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Thank You Truck Drivers!

Have you heard about the latest blockbuster movie that has “smashed” box office sales records? It doesn’t matter which movie, the point isn’t the movie it’s the way we trumpet statistics and confuse and mislead others with their meaning. The price of movie is going up and has gone up significantly. I am in my early 40s. When I was in high school, I could see an evening movie for $4.50. When I was in college and in a larger city, I paid $7.00 or more for a ticket. Now it’s $12.00+ for most movies. Of course movies are grossing more money but are they selling more tickets?

With that statistical illustration out of the way, I want to congratulate the U.S. Department of Transportation for their transparency and accuracy and I want to congratulate all the truck drivers out there for their part in making this era the safest yet.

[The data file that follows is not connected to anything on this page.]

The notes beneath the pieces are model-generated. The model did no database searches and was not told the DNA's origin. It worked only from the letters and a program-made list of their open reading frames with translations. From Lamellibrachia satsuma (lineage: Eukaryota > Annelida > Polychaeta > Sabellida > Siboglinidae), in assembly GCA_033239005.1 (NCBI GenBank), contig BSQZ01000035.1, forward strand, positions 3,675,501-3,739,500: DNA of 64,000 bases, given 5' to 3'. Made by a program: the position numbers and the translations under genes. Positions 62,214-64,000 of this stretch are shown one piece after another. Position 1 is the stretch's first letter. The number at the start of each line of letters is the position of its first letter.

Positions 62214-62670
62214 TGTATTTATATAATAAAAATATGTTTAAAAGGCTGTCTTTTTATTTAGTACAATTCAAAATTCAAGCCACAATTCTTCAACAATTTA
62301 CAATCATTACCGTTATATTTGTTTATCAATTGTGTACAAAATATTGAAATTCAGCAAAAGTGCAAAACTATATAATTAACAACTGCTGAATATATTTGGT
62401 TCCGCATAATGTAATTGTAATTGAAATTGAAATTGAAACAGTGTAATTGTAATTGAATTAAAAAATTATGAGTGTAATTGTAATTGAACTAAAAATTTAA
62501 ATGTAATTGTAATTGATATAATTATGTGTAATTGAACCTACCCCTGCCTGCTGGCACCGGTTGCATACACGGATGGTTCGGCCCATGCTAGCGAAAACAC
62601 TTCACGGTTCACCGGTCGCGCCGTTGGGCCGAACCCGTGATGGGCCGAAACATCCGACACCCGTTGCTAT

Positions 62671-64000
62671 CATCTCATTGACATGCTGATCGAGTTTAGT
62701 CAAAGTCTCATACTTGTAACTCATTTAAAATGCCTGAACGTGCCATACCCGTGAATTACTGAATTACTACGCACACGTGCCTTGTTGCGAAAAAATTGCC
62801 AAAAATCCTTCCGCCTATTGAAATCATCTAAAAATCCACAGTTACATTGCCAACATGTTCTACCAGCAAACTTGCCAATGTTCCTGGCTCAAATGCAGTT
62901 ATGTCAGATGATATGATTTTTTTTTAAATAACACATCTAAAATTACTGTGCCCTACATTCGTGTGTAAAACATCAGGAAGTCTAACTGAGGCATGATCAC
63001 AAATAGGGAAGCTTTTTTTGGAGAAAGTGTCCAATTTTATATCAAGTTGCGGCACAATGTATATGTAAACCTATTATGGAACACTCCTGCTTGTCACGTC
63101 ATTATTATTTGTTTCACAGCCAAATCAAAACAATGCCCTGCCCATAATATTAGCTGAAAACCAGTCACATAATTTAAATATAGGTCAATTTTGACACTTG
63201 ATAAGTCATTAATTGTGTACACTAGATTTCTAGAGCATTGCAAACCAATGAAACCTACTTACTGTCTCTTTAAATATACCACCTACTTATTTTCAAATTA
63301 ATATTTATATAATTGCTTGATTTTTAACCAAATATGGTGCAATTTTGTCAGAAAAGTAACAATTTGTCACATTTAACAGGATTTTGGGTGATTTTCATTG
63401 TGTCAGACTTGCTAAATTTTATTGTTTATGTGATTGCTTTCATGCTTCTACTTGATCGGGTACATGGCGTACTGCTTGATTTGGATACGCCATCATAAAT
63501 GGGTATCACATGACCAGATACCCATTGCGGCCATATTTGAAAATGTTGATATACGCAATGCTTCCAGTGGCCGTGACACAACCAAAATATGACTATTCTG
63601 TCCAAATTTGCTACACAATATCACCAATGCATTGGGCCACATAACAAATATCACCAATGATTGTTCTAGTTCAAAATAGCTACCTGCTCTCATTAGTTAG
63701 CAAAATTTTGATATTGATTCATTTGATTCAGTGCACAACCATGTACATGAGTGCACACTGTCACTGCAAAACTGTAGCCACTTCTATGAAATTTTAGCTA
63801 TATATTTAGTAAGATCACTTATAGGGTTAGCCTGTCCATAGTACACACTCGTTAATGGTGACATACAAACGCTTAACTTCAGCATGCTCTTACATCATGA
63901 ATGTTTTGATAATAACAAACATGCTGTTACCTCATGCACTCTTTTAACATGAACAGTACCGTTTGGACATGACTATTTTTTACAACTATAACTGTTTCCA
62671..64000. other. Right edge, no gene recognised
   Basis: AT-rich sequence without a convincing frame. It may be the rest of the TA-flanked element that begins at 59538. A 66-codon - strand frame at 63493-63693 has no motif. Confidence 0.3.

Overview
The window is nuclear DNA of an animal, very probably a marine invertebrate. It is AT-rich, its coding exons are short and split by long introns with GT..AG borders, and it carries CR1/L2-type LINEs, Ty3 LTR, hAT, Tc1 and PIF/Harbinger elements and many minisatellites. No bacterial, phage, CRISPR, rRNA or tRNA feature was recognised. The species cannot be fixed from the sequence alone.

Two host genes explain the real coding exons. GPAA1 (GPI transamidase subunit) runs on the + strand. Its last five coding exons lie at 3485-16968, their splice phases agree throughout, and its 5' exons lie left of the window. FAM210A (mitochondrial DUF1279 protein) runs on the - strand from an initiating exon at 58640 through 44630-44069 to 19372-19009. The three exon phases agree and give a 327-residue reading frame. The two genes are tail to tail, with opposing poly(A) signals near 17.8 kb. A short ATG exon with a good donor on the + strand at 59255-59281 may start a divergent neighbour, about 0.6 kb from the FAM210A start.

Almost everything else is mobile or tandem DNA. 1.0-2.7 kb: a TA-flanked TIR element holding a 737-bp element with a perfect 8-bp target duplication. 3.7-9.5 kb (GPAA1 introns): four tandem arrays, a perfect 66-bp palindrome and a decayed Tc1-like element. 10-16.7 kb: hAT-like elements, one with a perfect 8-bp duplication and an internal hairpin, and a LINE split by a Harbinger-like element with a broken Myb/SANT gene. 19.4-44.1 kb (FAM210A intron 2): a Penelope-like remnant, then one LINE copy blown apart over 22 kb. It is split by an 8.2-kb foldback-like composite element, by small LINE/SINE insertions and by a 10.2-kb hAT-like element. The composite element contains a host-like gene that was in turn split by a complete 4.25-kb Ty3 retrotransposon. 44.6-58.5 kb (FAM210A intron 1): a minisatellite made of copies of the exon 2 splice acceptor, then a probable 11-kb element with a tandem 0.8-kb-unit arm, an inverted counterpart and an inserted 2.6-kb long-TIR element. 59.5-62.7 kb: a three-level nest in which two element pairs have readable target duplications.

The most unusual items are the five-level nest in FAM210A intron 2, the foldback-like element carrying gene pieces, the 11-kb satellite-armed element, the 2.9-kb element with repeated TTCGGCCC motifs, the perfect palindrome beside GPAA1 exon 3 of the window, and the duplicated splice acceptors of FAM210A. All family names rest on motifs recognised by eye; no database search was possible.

In 2012, traffic fatality rates fell to historic lows. Our roadways saw just 1.14 deaths per 100 million vehicle miles traveled.  In 2013, that number fell even lower to 1.10 deaths per 100 million vehicle miles traveled.  Passenger vehicles, large trucks, motorcycles, and pedestrians all saw declines in crash-related fatalities.

That quote was pulled from the U.S. DOT’s Fast Lane blog.

I love that they aren’t counting actual fatalities because as our population grows that number will probably continue to rise even as the rate of deaths falls. Unlike the movie illustration at the beginning of this post the DOT is reporting statistics accurately.

The blog goes on to pat themselves on the back,

In fact, since 2004, road fatalities have dropped 25 percent. And since this Department’s founding, the United States has seen the motor vehicle fatality rate drop by 80 percent.

I think the DOT deserves a lot of credit, but I want to make sure I highlight truck drivers who log tens of thousands of miles per year (some estimates suggest the average truck driver logs 130,000 miles/year). Since the average “civilian” driver logs probably 10-15% of that, highway safety depends predominantly on the truck drivers. And thus since we’re living in such a safe time, they/you now deserve a lot of credit.

Kudos, ladies and gentlemen!

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